The UAE Gov. Plans to Lift Ban on e-Cigarettes

Team Lovelites Team Lovelites 7 September 2018 News Comment
ecig ban in UAE

The UAE Government had been adamant on not relaxing its stance on e-cigarettes. Despite numerous researches stating e-cigarettes are very much helpful in smoking cessation, administration did not move any further to withdraw the illegal status of the products.

Until recently, UAE was working on regulations to stop the illegal import of e-cigarettes. The regulation proposed criminal charges on anyone caught smuggling the devices would face criminal charges. The authority though didn’t frame any specified time for the regulation, they stated the move a necessary step.

Interestingly, now, the government backed authorities appear to be changing its stand. This is because Government consumer watchdog, the Emirates Authority for Standardization and Metrology is currently analyzing the scientific data available on alternative tobacco products. After competition of the review, authority will think over whether the ban should be lifted or not.

A couple of days back, the tobacco giant Philip Morris International (PMI) cited the findings from a study that shows heat-not-burn device, IQOS and Vaping devices can reduce the chances of lung carcinomas when compared to regular cigarettes.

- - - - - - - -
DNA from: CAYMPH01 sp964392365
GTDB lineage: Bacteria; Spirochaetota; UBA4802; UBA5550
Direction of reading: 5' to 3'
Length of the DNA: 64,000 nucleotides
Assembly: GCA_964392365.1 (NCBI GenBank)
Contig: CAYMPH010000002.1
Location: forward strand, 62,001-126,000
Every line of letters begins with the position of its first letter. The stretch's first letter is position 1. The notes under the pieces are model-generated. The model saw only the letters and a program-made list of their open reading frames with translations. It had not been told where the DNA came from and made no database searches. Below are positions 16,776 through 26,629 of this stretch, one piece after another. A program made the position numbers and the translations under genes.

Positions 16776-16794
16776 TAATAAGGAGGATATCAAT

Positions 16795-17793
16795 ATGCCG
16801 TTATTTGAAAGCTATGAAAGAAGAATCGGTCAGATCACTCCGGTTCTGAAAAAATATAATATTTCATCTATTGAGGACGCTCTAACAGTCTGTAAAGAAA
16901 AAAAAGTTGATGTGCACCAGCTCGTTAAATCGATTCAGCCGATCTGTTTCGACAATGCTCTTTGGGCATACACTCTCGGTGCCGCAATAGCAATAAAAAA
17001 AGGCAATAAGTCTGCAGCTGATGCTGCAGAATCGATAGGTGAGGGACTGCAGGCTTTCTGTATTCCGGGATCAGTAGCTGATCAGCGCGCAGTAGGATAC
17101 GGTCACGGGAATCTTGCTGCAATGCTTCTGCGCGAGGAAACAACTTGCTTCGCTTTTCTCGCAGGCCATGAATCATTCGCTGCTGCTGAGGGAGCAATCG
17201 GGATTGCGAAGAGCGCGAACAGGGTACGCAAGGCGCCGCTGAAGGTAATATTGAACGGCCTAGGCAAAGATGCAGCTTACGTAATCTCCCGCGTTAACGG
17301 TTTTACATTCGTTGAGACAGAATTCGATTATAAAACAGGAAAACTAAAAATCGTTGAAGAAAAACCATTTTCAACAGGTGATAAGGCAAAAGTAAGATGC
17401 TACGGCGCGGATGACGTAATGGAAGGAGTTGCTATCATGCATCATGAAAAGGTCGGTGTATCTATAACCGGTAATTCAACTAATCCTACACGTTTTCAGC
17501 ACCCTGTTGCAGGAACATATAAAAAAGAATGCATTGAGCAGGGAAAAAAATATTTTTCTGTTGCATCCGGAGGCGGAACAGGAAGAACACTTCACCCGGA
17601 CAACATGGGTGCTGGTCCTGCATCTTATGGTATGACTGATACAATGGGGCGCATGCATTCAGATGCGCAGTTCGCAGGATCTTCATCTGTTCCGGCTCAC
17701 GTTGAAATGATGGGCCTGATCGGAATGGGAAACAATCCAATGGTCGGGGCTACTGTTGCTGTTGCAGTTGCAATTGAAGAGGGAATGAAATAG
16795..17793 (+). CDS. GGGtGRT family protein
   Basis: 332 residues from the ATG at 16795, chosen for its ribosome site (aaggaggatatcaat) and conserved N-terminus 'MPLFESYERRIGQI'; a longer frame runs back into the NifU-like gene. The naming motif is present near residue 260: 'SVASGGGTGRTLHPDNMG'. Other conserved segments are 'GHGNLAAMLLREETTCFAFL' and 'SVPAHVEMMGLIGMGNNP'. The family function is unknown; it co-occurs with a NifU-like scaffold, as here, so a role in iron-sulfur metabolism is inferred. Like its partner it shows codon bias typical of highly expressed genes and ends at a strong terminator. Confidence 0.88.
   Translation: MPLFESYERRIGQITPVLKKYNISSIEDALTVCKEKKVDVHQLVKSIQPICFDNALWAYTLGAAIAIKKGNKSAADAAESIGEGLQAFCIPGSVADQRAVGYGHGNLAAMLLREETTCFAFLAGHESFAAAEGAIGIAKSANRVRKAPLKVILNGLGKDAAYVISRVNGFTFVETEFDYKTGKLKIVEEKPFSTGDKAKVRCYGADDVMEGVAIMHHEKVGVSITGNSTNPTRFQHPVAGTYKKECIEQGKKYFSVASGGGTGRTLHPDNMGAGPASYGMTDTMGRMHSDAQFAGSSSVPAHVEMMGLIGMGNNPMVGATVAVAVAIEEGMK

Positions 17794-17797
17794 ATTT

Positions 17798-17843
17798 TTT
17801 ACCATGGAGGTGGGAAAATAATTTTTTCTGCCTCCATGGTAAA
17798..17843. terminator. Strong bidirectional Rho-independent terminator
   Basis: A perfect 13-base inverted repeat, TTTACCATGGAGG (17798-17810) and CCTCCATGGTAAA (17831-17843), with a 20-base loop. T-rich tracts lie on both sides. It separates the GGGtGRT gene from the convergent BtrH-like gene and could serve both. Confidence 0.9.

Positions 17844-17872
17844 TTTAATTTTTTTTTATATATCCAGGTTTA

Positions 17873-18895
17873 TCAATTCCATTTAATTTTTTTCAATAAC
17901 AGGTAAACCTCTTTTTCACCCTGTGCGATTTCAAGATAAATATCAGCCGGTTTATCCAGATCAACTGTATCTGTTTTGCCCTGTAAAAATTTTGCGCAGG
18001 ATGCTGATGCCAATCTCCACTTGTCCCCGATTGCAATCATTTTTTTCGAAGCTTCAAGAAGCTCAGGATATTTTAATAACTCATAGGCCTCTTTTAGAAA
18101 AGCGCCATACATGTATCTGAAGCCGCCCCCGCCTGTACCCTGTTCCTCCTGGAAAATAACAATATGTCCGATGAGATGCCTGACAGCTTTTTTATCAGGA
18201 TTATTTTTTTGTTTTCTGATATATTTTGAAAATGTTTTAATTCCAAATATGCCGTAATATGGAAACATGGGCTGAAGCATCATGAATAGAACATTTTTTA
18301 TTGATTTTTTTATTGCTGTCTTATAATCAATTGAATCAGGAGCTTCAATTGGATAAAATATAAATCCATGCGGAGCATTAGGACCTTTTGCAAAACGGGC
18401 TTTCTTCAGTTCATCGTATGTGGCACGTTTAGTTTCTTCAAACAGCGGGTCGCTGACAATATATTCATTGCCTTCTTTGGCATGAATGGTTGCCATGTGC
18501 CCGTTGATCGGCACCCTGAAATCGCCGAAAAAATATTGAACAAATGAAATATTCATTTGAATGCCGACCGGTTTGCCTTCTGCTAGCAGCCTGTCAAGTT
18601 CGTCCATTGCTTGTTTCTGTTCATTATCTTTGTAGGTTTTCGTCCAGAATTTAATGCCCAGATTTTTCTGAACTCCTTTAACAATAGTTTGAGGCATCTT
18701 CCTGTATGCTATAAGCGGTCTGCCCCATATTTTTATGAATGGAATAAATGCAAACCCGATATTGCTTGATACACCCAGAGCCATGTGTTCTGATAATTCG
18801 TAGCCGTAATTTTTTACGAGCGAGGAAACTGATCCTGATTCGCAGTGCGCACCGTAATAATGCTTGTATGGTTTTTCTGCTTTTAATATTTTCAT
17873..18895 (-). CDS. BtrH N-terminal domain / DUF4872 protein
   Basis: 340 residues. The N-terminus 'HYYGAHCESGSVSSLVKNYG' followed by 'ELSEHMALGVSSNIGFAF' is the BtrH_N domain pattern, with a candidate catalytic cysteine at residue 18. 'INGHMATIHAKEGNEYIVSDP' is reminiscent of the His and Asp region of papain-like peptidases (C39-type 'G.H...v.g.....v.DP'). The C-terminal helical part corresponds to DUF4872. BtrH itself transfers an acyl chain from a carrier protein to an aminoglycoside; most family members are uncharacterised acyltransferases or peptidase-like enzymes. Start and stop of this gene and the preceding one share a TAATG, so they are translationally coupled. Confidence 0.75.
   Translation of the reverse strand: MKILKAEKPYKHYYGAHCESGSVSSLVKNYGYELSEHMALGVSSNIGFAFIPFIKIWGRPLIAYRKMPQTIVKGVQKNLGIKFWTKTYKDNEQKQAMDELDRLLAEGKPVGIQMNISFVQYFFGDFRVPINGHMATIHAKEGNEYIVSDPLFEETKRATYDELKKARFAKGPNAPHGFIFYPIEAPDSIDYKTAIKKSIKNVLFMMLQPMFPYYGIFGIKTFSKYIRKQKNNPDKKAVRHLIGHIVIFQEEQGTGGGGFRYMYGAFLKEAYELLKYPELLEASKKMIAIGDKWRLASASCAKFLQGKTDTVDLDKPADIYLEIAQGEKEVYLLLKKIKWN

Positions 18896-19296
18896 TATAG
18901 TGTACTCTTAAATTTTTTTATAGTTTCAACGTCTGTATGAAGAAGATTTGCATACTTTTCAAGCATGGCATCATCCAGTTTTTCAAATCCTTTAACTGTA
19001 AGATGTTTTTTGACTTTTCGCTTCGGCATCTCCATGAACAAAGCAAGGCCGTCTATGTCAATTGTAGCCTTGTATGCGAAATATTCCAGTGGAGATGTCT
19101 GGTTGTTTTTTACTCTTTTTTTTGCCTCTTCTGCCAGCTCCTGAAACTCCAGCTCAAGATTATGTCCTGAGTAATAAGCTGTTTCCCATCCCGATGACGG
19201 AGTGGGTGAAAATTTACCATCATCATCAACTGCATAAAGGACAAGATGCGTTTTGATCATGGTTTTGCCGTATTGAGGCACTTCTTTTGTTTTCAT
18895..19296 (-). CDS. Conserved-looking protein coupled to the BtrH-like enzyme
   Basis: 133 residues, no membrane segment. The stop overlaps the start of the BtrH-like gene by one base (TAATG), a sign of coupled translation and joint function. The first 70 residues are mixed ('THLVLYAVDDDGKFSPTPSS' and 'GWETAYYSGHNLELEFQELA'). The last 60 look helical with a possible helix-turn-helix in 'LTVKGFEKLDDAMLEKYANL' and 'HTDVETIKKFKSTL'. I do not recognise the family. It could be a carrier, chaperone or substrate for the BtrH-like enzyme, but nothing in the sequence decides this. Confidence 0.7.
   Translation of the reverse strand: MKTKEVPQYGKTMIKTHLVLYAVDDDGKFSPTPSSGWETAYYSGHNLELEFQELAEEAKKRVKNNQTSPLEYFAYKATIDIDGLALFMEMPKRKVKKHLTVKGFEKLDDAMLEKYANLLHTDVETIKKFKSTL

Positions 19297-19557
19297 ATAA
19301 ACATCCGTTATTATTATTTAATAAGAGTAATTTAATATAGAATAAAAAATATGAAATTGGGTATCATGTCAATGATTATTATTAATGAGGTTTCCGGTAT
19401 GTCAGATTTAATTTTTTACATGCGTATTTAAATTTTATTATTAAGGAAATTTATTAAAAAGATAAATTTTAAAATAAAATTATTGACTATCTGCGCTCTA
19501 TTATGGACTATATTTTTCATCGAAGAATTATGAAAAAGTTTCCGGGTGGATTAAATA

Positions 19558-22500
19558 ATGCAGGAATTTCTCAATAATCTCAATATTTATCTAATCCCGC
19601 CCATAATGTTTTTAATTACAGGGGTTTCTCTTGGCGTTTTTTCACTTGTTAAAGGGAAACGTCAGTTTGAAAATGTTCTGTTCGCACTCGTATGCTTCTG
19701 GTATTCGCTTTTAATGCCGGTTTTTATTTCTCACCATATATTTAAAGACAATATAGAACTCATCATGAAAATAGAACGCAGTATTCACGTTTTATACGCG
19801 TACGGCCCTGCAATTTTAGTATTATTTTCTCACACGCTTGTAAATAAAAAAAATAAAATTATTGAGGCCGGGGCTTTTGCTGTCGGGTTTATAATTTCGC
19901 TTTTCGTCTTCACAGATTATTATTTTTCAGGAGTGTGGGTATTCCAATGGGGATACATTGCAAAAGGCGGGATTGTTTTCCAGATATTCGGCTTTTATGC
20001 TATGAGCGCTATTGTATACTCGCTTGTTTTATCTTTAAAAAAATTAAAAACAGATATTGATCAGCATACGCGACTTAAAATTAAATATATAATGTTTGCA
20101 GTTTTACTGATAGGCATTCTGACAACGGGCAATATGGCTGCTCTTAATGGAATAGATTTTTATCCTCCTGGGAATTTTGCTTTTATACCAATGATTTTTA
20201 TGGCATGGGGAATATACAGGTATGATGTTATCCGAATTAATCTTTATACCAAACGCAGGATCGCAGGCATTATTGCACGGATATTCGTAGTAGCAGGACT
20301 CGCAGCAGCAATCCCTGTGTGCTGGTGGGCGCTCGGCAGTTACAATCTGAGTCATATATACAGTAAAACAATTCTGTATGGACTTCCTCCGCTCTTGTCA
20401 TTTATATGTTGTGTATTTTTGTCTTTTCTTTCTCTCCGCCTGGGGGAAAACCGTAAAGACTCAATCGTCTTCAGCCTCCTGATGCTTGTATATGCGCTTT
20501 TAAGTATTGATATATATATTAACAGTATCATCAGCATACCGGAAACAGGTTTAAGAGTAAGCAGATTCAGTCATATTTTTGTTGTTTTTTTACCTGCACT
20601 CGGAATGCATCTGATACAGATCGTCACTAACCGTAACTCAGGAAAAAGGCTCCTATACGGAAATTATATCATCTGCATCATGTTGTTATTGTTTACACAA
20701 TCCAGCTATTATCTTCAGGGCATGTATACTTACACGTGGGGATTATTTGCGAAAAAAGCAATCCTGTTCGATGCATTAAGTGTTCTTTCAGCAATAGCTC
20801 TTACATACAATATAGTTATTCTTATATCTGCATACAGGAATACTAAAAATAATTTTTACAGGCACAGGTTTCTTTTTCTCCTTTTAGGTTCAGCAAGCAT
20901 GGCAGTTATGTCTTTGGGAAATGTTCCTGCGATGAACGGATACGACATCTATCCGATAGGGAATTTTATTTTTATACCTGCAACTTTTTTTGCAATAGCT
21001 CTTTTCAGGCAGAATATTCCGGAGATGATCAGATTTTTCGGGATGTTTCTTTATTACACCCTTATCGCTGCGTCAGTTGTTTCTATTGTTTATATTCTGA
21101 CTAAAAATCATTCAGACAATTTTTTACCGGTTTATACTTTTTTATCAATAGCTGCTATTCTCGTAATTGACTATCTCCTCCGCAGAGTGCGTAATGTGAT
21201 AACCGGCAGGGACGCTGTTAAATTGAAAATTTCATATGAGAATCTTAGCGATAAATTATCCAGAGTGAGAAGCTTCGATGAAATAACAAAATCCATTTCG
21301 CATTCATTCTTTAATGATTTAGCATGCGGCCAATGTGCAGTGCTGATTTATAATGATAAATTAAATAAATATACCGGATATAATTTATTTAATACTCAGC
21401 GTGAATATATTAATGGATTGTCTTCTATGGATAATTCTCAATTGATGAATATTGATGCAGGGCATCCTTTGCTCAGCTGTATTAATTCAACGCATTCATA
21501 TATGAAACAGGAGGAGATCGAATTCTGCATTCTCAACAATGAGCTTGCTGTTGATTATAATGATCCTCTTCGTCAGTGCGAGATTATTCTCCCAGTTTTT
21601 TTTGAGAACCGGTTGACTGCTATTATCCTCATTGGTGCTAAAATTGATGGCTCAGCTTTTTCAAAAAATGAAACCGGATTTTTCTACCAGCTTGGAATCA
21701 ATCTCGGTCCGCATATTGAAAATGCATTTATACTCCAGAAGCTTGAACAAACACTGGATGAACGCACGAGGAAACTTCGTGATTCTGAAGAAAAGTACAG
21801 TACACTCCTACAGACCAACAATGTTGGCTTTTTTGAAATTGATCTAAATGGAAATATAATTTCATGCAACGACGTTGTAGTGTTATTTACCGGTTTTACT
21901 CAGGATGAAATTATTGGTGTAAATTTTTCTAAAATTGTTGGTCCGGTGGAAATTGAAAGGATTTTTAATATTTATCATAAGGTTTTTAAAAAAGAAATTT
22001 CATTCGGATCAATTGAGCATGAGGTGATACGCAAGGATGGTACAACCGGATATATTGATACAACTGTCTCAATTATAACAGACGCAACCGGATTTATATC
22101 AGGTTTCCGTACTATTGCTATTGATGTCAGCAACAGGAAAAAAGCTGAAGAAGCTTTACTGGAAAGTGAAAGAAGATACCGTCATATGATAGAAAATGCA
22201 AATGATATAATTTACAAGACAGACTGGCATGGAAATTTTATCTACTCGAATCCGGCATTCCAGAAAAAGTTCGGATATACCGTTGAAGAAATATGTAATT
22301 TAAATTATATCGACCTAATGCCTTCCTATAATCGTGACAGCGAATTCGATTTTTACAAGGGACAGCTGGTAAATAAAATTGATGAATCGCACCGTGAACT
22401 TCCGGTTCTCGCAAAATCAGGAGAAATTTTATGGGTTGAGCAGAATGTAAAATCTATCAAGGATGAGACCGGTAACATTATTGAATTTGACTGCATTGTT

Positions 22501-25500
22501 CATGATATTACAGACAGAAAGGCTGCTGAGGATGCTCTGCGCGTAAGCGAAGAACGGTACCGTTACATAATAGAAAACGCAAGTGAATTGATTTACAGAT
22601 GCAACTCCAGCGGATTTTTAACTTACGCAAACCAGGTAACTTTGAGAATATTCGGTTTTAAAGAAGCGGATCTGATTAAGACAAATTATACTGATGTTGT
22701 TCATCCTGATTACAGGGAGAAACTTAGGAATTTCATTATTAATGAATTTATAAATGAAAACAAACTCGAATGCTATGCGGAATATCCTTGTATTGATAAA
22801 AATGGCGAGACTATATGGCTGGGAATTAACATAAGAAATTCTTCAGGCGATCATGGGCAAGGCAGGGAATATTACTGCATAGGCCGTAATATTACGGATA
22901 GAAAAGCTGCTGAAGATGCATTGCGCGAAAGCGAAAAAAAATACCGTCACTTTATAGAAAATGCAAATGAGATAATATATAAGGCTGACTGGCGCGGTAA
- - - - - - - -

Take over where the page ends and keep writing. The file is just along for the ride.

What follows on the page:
“We believe that Esma is seriously considering how to best regulate all novel tobacco products to ensure product safety and the highest quality,” said Lana Gamal El Din, director of corporate affairs at PMI.

“At PMI we support all forms of transparent collaboration with authorities, Esma included, and we abide by national requirements in any given country. The UAE is an important market for us, and we hope to provide the product here under the adequate regulatory framework.”

Another study done by the independent Committee on Toxicity of Chemicals in Food, Consumer Products and the Environment (COT) supports the PMI’s claim. They reviewed two “heat-not-burn” tobacco products and argued that that the devices are safer than regular cigarettes.